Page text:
Therapist and PatientMost people don't have any qualms about going to the doctor when they are sick. Many people, however, are hesitant to seek out professional mental health support. This is especially common among religious people who believe that their faith in God should supply all that they need in that area. The truth is that good mental health sometimes requires professional intervention, and almost everyone can benefit from having a licensed counselor help them navigate issues ranging from minor stress to confirmed diagnoses. How do you find the right professional for you? Here are some tips on starting the process.


Finding a great therapist is like finding a great partner. You need someone who is a good fit for you. Just like you wouldn't open the phone book and choose a name at random to start a dating relationship, you also don't want to use the yellow pages (or an online equivalent). Begin your search by asking for recommendations. If you want a counselor who is open to taking your spiritual life into account when guiding your sessions, it makes sense to ask your pastor or other church leaders for referrals.

You can also ask friends or colleagues for recommendations. If you have a close friend with whom you share a lot in common and who loves his or her mental health professional, it's likely that the therapist will be a good fit for you as well. Coworkers can recommend not only people whom they like but also those who are covered by your group insurance plan. If your company offers an employee assistance program, you may be able to find an in-network doctor you like. Finally, friends who are therapists themselves are probably well equipped to recommend a trusted colleague with whom they think you would get along.


It's a common misconception that once you visit a mental health professional, you are obligated to continue working with him or her. This is simply not true. In most mental health sessions, you are going to need to be vulnerable and reveal personal information to the professional you choose. You have the right to ask questions before and during the first session to see if you feel comfortable opening up to this person. If at any point you are uncomfortable or feel like you can't trust the therapist, you are free to walk away.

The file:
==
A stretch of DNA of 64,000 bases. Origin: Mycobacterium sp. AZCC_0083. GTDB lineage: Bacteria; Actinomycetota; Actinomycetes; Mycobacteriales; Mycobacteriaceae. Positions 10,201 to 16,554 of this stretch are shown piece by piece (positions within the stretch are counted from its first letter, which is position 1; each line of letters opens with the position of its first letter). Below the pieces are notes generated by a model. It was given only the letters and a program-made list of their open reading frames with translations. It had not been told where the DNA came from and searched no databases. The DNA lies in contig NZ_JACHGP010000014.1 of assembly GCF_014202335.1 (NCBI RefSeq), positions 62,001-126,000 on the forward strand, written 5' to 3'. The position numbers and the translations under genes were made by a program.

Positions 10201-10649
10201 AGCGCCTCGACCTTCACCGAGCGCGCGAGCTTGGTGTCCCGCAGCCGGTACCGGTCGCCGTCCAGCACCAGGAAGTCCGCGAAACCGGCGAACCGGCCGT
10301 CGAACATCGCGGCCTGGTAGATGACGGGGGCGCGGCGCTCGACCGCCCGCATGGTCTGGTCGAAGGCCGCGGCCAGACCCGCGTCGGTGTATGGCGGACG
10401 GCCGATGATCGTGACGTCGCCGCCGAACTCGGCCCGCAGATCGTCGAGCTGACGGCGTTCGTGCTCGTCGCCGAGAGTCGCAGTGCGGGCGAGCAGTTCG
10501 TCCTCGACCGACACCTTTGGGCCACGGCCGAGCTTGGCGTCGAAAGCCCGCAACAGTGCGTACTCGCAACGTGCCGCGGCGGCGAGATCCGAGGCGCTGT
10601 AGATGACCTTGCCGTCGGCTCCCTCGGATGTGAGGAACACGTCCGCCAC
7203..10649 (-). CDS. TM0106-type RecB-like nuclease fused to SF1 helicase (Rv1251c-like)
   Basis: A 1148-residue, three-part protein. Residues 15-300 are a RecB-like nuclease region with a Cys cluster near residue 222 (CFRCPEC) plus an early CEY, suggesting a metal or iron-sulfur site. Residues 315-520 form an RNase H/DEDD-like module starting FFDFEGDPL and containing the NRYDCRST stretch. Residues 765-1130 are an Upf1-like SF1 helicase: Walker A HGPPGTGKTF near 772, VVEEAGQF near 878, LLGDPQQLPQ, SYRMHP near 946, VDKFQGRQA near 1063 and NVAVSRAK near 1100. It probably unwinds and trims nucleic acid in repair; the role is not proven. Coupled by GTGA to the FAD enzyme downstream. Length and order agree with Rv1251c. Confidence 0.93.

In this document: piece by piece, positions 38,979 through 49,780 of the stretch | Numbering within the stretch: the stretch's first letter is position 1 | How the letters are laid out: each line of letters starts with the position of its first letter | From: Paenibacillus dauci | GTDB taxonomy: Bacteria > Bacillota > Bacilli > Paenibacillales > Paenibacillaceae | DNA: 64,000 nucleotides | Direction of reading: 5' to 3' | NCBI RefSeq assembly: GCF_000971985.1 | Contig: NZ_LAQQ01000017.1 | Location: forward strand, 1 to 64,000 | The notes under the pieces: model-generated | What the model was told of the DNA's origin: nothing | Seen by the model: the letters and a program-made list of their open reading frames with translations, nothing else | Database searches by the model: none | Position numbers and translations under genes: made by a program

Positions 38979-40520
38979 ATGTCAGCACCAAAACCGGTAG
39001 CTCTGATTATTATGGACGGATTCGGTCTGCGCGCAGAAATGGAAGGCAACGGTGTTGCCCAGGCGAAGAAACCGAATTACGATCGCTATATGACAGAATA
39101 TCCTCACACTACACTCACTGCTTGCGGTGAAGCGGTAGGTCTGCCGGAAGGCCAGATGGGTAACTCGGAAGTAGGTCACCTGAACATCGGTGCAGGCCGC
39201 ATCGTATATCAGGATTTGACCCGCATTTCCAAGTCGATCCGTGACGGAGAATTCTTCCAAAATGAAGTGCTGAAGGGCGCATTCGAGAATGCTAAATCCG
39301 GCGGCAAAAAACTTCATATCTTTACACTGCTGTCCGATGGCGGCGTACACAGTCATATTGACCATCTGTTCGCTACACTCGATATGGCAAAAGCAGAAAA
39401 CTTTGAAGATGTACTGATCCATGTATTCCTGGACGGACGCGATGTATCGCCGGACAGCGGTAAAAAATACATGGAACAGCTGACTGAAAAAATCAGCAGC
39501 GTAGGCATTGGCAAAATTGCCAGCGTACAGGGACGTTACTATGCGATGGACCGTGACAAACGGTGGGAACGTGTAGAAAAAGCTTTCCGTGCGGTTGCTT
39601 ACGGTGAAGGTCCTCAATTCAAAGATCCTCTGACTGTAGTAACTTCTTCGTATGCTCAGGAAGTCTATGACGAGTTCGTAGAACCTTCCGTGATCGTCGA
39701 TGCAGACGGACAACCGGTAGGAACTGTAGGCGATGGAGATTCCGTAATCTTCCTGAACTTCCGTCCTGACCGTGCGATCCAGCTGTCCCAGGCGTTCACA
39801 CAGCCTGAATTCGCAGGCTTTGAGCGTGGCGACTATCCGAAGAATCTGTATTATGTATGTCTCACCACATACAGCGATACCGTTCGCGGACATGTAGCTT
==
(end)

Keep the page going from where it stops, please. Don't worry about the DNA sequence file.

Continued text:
After you gather recommendations, you may have a few different professionals you are considering. Before you schedule your first session, gather some basic information about the therapists themselves. There are several standard questions they should be able to answer to your satisfaction:

  • Where did you get your license?
  • What certifications do you have?
  • How long have you practiced?
  • What are your rates?
  • How many patients have you helped through this particular issue?

These questions get some of the practical concerns out of the way and can help you narrow down your list. If, for example, you believe you are having panic attacks, it makes sense to find a therapist who has extensive experience and expertise in dealing with anxiety.

You also want to ask questions that help you know what to expect from your first session. Ask what you need to do to prepare or if there is anything the therapist will expect you to bring. A seasoned professional should be able to set your mind at ease by taking the mystery and thus some of the stigma out of seeking help.

Just as there is nothing wrong with going to the doctor when you're sick, there is no shame in getting the mental health support you need. Once you find the therapist who is right for you, you may be surprised to see what a help his or her services can be.

Category: Health and Wellness

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